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CouchDB provides a _changes endpoint, with the option to use long-lived HTTP connections to provide a stream of change events.

When a change event is produced, I'd like an AWS Lambda function to be triggered. CouchDB's continuous changes feed seems appropriate, but is it possible to use this as an event source for Lambda?

Typically, you might use API Gateway to invoke a Lambda, but via a HTTP call to the gateway endpoint, not as a HTTP consumer (CouchDB doesn't appear to provide a webhook-like mechanism).

This could be solved by using follow to listen for changes and manually invoke a Lambda, but can this be solved using AWS alone?

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For the purposes of this answer I'm going to assume that "using AWS alone" excludes other AWS compute primitives like EC2 and Fargate. Which could be used to solve the continuous streaming problem.

The short answer is no, there are currently no way in Lambda alone to maintain a connection with a lifetime greater than 300 seconds. Although there are other ways to solve this problem if you are willing to ease the continuous connection constraint.

The first option would be to create a Lambda function that pulls the current change feed and stores the sequence number in a DynamoDB table. You could use a periodic CloudWatch Event to trigger this Lambda function each time calling the CouchDB endpoint with the since parameter using the ID stored in DynamoDB.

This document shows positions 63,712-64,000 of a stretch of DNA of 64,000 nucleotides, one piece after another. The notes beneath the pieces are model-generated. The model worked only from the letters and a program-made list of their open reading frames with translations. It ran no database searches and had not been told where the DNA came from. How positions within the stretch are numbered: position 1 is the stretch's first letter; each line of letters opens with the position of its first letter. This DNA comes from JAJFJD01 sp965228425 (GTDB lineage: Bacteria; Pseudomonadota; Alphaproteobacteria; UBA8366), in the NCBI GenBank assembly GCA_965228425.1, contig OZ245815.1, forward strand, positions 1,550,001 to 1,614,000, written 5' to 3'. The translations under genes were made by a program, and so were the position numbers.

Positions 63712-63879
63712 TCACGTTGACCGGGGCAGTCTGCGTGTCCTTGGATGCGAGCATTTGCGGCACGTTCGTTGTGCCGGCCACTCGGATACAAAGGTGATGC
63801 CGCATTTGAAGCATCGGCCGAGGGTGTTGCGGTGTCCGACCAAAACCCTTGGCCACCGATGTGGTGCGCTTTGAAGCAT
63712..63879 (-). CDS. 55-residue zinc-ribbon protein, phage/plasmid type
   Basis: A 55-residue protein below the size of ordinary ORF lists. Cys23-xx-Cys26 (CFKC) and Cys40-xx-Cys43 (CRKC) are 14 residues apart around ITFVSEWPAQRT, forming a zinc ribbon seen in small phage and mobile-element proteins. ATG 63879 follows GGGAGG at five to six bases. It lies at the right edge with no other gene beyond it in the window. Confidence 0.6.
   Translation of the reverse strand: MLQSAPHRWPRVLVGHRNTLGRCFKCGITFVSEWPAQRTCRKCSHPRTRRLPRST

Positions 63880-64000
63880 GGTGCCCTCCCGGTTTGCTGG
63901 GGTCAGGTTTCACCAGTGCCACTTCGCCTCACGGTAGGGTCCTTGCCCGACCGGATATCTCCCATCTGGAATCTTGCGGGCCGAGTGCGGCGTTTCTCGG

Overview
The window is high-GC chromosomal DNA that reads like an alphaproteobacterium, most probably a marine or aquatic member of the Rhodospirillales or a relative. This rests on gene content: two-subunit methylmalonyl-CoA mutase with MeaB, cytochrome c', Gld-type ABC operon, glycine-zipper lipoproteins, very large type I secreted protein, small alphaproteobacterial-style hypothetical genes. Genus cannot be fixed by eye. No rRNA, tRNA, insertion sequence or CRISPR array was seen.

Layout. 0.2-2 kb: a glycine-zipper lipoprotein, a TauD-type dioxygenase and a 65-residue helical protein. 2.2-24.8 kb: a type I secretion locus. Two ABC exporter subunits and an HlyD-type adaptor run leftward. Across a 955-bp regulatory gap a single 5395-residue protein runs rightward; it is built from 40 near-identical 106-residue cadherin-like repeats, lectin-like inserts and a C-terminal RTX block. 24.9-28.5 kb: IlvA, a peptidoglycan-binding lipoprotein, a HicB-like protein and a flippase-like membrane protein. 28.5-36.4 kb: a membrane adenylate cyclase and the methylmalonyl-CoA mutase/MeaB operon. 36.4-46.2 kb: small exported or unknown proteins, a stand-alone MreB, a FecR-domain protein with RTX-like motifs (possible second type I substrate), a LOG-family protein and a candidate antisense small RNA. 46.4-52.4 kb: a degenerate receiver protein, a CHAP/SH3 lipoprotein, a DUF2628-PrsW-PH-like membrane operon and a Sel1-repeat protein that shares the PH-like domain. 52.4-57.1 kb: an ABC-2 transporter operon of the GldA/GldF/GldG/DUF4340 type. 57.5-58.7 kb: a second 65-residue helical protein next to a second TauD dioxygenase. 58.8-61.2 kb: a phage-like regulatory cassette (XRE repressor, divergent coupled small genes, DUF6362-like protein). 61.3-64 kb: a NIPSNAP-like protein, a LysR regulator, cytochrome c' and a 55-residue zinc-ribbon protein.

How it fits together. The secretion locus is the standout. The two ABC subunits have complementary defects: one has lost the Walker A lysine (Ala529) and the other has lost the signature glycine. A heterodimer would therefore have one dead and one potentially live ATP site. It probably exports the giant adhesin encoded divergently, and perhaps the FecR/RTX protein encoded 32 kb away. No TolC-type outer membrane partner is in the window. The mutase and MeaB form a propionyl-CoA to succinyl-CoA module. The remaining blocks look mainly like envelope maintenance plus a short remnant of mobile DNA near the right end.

A second option would be to recursively call your Lambda function. Connect to the continuous event feed passing the since argument and keep the feed open until your Lambda function is about to time-out. Before the timeout grab the sequence ID of the last event and asynchronously invoke your Lambda function with that sequence ID as an input parameter, allowing your first function to complete. There may be a little bit of delay between the invocations but passing the sequence ID will ensure that you do not lose any events.

A third option would be to model the flow from the second option using Step Functions which are based on Lambda but provide a state machine around your Lambda invocations.

Another option that doesn't require as much coordination between the functions but trades off some additional setup would be to use ECS and Fargate. Fargate manages all the underlying compute infrastructure for an ECS cluster. You will need to provide container images and ECS configuration (I would recommend CloudFormation) but you'll ease the timeout constraints.

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